The idea started out as a disruptive marketing campaign for my tech recruitment business. I was frustrated by the lack of fresh, relevant skills coming into the marketplace. Yes, our location in the M4 corridor enterprise belt, with traditional tech and telco headquarters, means one in five businesses are tech firms. Oracle, Microsoft, Symantec are all headquartered here. But heritage is not future-focused. In terms of attracting new talent, the Thames Valley pretty much fell off the map.We’re starting from a position of strength. Tech City UK’s first Tech Nation report placed Reading as fourth in terms of digital employment. It is also the UK’s number one local authority digital cluster, with a proportion of tech enterprises three times the national average. We’ve had real success stories, most recently, DataSift, the pioneering Big Data start-up based at the University of Reading’s enterprise centre announced a partnership with Facebook, to bring Facebook topic data to marketers. The university itself is home to a range of science-led initiatives and recently received funding for a multi-million pound big data centre. What does this mean for ConnectTVT? We wanted to re-energise the region as a truly innovative tech hub. The opportunity for startups and smaller businesses lies in tapping into the eco-system created by our established tech giants. What’s more, driving entrepreneurialism is very much back on the agenda for the major tech players. One just has to look at the Dell for Entrepreneurs programme at Dell’s UK headquarters in Bracknell to see the role it’s playing within the organisation.
True change needs more than a message, however compelling. To create a real movement we quickly realised we needed to bring people together, in a space. Taking our vision to the next level, we set up GROW@Green Park, in Reading, bringing together like-minded businesses to meet, network, and collaborate. With the launch of The Lab last week, GROW@Green Park has evolved to become the first fusion space of its kind, offering co-working and lab facilities within a startup accelerator hub. We’re gradually building a community of startups, innovators, creatives, freelancers and developers; it’s a mini ecosystem of businesses tapping into each other’s experiences, sharing learnings and collaborating, ultimately, helping each other’s businesses grow. Early indications show that big data, open data and internet of things are set to be areas of specialism within the Thames Valley, with a focus on business tech innovation. We’re supporting this through special interest meet-ups and hang-outs right here at GROW. As a bootstrapped startup ourselves, none of this would have been possible on our own. Collaboration has been critical to our strategy. We’ve worked hard to build meaningful partnerships with like-minded organisations also invested in the startup agenda. Knocking on a few doors and biting our tongues as we battled past a prevailing “what’s in it for me?” culture was a steep learning curve. Read more on UK startups:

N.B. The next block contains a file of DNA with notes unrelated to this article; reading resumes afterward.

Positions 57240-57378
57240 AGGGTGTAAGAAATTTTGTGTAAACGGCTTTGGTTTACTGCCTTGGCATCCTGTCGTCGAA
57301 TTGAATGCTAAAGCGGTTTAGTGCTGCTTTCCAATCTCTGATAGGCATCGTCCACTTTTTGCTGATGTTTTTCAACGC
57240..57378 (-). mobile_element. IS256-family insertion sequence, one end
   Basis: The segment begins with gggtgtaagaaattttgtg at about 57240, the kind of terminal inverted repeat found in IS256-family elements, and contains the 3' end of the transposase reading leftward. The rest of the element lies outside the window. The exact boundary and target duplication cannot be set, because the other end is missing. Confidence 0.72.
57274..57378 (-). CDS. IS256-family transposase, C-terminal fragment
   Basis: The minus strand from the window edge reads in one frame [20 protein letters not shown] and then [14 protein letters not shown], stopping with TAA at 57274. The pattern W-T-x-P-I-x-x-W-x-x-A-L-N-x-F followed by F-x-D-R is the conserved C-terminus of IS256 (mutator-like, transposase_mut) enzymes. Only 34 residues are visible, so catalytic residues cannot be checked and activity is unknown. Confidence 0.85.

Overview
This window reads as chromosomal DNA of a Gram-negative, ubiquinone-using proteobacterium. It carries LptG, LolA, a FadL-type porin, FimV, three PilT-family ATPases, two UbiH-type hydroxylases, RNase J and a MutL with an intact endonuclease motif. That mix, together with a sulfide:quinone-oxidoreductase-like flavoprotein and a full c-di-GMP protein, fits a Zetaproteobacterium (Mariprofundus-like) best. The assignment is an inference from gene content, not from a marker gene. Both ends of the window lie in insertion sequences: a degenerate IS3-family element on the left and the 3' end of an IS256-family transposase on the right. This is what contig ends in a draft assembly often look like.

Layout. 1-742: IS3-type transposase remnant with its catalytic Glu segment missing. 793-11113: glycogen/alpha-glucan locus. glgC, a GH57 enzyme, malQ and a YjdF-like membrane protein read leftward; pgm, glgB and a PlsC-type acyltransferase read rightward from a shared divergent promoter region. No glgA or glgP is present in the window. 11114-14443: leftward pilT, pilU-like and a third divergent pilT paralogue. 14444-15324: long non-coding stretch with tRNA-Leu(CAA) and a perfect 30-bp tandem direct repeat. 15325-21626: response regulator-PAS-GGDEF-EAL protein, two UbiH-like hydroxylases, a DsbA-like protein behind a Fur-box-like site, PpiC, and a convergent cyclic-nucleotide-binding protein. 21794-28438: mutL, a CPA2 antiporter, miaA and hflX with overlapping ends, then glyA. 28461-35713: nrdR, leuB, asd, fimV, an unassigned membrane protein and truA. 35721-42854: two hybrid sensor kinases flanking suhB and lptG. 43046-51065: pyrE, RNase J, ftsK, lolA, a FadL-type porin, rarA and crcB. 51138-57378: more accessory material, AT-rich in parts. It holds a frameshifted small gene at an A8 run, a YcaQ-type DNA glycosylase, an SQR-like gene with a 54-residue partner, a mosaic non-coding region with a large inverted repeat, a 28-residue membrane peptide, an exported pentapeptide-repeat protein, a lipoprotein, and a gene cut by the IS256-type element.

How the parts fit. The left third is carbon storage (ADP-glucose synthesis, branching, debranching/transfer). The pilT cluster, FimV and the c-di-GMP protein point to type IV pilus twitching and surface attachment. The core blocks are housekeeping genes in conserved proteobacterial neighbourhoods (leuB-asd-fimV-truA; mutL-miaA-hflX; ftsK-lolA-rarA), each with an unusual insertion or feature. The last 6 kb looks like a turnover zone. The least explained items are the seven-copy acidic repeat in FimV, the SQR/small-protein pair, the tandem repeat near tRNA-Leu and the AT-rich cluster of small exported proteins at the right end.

- Chuka Umunna: London risks losing out on best businesses if we don’t get our house in order
- Support for 1,000 UK entrepreneurs with Accelerator Network, Natwest and more
- UK startups need to tap into “perk hacks” to inspire creativity and loyalty among staff
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